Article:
Philip indeed had his own troubles. Apart from the complete wreck of his purposes which the war had brought about, apart from the agitations which his new experiences had introduced into his inner mind, he suddenly found himself on the most extraordinarily difficult terms with Rosamond. She refused to come near Colindale Square, she occasionally even refused to see him when he went to Hampstead, and when she did see him she was in a nervous and irritable mood which was quite unlike the normal Rosamond. Philip’s own meditations on the relations between love and Rosamond were thwarted and upset by the discovery that Rosamond, to all intents and purposes, wasn’t there for love to have relations with. She had always kept love in its proper place, and had never displayed any particular interest in its more corporeal manifestations, suggesting by her manner that such things were a trifle silly. If he tried to explain something of the marvel which she seemed to him, she had listened placidly and with good humour, but without much gratification and with no kind of exaltation at all. His own exaltation, however, had not been exactly forbidden to thrive — until now. But now she would not have it; she shrank from and repelled it. She wouldn’t be touched; she wouldn’t be approached. Isabel told him that her sister was sleeping badly. But what Isabel didn’t tell him was the dubious and unhappy cause of that broken sleep.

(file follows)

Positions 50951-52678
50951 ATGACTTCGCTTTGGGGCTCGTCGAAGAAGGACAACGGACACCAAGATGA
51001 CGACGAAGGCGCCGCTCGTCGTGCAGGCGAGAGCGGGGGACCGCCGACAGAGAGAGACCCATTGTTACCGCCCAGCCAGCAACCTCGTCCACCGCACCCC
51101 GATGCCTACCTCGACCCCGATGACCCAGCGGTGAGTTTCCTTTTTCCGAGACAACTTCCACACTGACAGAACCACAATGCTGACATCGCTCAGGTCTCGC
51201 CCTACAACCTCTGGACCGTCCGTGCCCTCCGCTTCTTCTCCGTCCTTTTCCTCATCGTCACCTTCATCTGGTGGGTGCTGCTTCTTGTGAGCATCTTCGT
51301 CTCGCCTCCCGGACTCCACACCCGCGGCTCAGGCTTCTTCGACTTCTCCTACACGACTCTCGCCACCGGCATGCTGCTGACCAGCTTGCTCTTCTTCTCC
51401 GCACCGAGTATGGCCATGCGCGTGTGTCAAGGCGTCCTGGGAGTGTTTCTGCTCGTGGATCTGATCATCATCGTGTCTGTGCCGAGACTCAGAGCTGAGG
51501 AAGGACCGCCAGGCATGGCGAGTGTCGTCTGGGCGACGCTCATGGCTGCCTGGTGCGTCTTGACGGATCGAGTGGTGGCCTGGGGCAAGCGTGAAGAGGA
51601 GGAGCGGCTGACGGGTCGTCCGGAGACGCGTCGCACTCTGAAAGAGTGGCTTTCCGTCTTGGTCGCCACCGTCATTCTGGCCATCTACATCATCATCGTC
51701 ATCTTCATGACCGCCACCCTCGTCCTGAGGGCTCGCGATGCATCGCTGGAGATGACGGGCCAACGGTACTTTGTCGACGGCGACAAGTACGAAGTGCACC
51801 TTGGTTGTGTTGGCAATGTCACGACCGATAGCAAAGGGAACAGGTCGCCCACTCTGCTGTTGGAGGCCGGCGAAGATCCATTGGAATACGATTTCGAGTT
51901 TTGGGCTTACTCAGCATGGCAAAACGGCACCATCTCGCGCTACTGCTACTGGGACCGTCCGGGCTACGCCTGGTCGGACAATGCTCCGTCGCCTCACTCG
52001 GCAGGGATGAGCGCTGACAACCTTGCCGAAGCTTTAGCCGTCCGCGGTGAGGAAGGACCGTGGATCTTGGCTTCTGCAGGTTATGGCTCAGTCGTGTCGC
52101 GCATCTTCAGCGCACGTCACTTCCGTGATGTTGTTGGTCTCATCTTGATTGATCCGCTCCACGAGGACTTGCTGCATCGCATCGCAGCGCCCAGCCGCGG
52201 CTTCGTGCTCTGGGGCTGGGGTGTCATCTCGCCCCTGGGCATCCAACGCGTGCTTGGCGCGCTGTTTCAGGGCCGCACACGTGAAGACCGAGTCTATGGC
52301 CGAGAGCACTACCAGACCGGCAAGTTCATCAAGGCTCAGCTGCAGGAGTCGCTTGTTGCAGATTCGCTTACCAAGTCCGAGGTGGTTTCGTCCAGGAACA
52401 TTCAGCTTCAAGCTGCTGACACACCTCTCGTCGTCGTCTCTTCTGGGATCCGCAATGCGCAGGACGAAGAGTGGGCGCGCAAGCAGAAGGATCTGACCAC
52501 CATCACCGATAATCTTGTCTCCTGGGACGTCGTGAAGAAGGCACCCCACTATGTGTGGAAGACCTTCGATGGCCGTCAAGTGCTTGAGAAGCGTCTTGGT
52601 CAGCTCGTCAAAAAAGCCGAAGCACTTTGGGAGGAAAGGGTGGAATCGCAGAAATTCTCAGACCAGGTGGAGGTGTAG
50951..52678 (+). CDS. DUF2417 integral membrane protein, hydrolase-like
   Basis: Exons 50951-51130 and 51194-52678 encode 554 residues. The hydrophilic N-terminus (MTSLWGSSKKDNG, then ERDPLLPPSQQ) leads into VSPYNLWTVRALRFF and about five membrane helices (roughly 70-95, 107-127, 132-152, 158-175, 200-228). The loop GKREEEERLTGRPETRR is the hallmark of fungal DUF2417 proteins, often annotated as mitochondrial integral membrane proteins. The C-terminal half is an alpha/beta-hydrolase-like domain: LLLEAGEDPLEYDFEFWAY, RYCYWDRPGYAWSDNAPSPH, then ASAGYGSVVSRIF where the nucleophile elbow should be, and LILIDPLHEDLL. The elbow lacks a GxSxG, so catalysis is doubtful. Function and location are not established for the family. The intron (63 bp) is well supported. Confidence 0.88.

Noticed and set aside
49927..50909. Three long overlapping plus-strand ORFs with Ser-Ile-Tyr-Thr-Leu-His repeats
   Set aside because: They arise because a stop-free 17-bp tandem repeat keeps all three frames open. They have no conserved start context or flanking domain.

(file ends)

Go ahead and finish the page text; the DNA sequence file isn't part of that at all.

Roger, coming in early one evening, found his wife alone. He kissed her and flung himself down, and a silence gathered them up. Presently Isabel stirred: “Well, darling?” she said, “what do you think about it all?”
Roger said nothing at first, then he uttered, “I’ve done what I can. I’ve thrown over a course on the probable sources of the minor comedies of the early nineteenth century, and where Mrs. Inchbald found her plots — Mrs. Inchbald — I ask you, Isabel! Where did Mrs. Hemans get hers? — and I’ve talked to them for all I’m worth on the Filial Godhead and mighty forms and encountering darkness and Macbeth. I can’t do more — that way. I don’t know enough: I’m a baby in it, after all.”
Isabel said quietly, “You want to know more?”
Roger answered, “I want — yes, I— the thing that’s me wants to know, not like wanting apple tart with or without custard, but like wanting breath. There’s air outside the windows, and I shall smash them to get it or I shall die. There — you asked me.”